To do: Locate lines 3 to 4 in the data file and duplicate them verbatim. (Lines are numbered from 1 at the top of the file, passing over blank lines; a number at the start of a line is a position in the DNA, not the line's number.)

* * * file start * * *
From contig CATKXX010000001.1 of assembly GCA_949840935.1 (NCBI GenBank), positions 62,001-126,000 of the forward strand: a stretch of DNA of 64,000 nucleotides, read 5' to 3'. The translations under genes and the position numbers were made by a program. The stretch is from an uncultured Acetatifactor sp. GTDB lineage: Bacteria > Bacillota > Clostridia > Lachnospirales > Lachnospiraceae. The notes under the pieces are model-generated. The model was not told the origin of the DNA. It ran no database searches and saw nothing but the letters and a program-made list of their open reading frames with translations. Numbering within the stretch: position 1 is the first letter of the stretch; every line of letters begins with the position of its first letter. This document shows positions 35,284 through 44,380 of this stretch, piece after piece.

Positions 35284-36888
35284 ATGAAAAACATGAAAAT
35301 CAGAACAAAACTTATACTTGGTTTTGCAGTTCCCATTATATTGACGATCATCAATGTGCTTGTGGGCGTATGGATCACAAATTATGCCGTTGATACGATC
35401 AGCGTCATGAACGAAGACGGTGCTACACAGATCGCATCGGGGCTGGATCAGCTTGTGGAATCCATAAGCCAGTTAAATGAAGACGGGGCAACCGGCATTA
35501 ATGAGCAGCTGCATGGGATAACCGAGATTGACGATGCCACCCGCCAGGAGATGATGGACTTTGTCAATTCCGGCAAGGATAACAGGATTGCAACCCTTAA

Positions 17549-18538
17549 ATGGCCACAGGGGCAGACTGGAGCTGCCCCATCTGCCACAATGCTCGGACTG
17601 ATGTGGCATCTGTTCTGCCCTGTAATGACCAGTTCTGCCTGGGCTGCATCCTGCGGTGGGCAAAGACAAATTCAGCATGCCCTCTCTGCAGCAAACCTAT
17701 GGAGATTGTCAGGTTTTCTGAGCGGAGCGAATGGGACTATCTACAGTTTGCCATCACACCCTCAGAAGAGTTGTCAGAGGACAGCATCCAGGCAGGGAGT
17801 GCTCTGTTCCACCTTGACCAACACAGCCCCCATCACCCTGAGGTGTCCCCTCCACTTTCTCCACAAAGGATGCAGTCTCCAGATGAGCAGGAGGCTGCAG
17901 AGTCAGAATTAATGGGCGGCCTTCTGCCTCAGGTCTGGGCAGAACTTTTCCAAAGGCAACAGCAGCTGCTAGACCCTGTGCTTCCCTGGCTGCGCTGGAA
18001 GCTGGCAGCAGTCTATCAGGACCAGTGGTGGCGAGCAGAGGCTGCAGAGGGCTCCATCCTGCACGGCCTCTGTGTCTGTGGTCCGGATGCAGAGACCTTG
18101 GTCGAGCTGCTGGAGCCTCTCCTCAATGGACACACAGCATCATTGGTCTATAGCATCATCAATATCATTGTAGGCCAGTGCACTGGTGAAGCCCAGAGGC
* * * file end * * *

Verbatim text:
35284 ATGAAAAACATGAAAAT
35301 CAGAACAAAACTTATACTTGGTTTTGCAGTTCCCATTATATTGACGATCATCAATGTGCTTGTGGGCGTATGGATCACAAATTATGCCGTTGATACGATC